1 I care nothing for your sufferings.
2 The lass said nothing to her father, but she told it all over Gimmerton this morning.
3 And then, Linton would be nothing, nor Hindley, nor all the dreams that ever I dreamt.
4 A nothing vexed him; and suspected slights of his authority nearly threw him into fits.
5 Every Linton on the face of the earth might melt into nothing before I could consent to forsake Heathcliff.
6 Nothing was stirring except a brindled, grey cat, which crept from the ashes, and saluted me with a querulous mew.
7 Try to be cheerful now; the travelling is at an end, and you have nothing to do but rest and amuse yourself as you please.
8 I was in the condition of mind to be shocked at nothing: in fact, I was as reckless as some malefactors show themselves at the foot of the gallows.
9 No plan offered itself: the very exhibition of any desire to keep him would have rendered the claimant more peremptory: there was nothing left but to resign him.
10 Therefore I said nothing when I met the master coming towards the parlour; but I took the liberty of turning back to listen whether they would resume their quarrel together.
11 If he had remained among the larches all night, he would have heard nothing of the stir at the Grange; unless, perhaps, he might catch the gallop of the messenger going to Gimmerton.
12 Then the doctor had said that she would not bear crossing much; she ought to have her own way; and it was nothing less than murder in her eyes for any one to presume to stand up and contradict her.
13 As the guest answered nothing, but took his seat, and looked thoroughly indifferent what sentiments she cherished concerning him, she turned and whispered an earnest appeal for liberty to her tormentor.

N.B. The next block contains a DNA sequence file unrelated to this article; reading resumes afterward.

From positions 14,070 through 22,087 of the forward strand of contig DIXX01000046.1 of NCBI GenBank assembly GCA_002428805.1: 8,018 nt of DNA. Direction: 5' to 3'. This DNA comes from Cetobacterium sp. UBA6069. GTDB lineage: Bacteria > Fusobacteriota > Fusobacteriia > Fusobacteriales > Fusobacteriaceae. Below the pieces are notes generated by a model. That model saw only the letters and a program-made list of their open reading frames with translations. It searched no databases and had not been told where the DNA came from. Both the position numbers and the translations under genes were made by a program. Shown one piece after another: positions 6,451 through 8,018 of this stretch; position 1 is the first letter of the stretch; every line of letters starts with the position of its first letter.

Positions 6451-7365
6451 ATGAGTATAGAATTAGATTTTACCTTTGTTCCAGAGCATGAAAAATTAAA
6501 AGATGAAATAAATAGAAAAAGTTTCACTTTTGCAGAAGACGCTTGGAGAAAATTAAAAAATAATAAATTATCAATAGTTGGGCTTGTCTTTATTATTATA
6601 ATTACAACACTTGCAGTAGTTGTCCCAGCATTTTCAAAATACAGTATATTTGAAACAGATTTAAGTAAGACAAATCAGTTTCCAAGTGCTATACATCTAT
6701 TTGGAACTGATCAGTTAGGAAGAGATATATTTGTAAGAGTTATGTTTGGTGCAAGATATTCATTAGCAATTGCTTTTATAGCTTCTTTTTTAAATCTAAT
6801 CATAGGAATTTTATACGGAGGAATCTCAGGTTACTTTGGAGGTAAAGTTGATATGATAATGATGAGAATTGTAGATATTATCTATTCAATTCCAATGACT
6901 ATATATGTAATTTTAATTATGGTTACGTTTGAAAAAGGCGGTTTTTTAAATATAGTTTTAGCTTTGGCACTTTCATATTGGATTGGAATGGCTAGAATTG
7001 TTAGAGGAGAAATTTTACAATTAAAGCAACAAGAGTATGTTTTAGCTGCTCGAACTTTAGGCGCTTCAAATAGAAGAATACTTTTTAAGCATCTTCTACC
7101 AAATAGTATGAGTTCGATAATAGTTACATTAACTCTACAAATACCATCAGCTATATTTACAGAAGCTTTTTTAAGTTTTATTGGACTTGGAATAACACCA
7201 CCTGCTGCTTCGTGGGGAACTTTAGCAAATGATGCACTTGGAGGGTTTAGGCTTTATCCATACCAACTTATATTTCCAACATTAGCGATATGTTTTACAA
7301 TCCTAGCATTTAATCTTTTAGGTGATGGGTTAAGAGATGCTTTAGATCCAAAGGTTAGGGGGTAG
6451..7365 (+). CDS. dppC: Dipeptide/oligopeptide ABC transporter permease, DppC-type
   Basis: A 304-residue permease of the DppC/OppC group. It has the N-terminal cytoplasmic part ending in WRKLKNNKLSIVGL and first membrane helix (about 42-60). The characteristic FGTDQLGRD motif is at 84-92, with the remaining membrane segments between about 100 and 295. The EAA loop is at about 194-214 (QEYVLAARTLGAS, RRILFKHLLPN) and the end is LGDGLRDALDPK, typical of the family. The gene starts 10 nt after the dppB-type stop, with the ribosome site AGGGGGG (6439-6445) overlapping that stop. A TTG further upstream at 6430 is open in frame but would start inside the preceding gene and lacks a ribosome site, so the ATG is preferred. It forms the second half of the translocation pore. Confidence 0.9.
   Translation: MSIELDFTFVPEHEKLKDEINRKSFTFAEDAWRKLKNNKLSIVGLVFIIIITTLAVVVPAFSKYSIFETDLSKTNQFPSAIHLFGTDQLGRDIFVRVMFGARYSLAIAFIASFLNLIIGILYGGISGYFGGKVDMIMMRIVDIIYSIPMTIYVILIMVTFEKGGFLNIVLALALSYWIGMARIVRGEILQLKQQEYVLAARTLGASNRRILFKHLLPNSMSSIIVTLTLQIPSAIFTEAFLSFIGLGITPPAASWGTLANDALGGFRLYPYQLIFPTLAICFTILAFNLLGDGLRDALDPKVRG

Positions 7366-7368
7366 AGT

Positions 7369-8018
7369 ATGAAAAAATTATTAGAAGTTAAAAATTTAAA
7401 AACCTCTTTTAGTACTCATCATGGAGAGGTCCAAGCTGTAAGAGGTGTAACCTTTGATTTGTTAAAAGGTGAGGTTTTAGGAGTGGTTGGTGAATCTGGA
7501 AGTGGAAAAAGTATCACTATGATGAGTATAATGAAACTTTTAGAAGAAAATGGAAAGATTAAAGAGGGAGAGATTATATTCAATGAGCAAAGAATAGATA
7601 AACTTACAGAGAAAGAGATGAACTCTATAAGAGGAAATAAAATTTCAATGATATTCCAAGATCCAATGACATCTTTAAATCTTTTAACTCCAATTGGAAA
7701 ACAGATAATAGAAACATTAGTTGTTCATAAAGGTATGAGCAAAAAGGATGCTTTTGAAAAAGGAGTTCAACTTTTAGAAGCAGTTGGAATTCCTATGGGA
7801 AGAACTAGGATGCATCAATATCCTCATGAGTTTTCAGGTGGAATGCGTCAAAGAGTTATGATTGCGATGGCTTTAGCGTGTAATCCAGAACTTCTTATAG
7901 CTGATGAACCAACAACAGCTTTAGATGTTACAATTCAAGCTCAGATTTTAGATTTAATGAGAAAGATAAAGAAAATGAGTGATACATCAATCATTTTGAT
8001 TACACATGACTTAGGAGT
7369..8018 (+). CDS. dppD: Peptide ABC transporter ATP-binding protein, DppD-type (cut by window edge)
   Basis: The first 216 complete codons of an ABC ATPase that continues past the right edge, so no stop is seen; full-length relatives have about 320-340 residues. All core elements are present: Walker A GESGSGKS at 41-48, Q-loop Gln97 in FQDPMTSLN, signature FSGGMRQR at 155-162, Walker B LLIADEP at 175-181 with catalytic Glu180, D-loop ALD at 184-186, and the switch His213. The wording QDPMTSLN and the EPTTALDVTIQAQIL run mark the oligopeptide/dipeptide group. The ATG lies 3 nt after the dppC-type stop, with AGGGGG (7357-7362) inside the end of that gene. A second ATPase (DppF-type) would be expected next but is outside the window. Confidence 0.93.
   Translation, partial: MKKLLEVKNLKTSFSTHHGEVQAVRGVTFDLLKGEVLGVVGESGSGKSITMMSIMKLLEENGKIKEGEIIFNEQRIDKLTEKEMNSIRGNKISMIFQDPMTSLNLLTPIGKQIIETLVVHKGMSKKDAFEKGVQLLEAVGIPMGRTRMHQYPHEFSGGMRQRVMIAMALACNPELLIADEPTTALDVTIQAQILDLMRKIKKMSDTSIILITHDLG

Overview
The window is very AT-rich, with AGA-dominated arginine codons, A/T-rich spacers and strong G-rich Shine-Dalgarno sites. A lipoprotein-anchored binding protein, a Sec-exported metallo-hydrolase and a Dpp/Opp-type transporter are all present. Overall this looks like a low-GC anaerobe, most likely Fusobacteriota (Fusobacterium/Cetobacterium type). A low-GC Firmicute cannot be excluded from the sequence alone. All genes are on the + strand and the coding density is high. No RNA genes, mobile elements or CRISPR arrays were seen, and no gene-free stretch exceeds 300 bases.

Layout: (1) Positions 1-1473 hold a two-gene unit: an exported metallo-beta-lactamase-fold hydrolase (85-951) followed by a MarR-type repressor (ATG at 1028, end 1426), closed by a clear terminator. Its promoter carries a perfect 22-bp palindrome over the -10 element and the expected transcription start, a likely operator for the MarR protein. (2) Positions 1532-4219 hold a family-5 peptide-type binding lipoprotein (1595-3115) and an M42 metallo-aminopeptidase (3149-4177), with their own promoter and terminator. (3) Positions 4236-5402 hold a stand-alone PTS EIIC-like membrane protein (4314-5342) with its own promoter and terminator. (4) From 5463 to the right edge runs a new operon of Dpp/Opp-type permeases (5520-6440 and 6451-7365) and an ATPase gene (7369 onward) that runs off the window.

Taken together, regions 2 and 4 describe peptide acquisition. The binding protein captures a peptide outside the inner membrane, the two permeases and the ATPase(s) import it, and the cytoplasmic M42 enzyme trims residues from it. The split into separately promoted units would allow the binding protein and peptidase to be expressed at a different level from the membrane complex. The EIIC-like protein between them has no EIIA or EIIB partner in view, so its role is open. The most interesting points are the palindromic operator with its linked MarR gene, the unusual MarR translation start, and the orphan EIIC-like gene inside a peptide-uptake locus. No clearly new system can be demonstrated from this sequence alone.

14 The apartment and furniture would have been nothing extraordinary as belonging to a homely, northern farmer, with a stubborn countenance, and stalwart limbs set out to advantage in knee-breeches and gaiters.
15 Nothing hindered me from eating heartily, and I experienced a certain sense of satisfaction and superiority, as, at intervals, I cast a look towards my silent companions, and felt the comfort of a quiet conscience within me.
16 I did remark, to be sure, that mounting the stairs made her breathe very quick; that the least sudden noise set her all in a quiver, and that she coughed troublesomely sometimes: but I knew nothing of what these symptoms portended, and had no impulse to sympathise with her.
17 She certainly seemed in no laughing predicament: her hair streamed on her shoulders, dripping with snow and water; she was dressed in the girlish dress she commonly wore, befitting her age more than her position: a low frock with short sleeves, and nothing on either head or neck.
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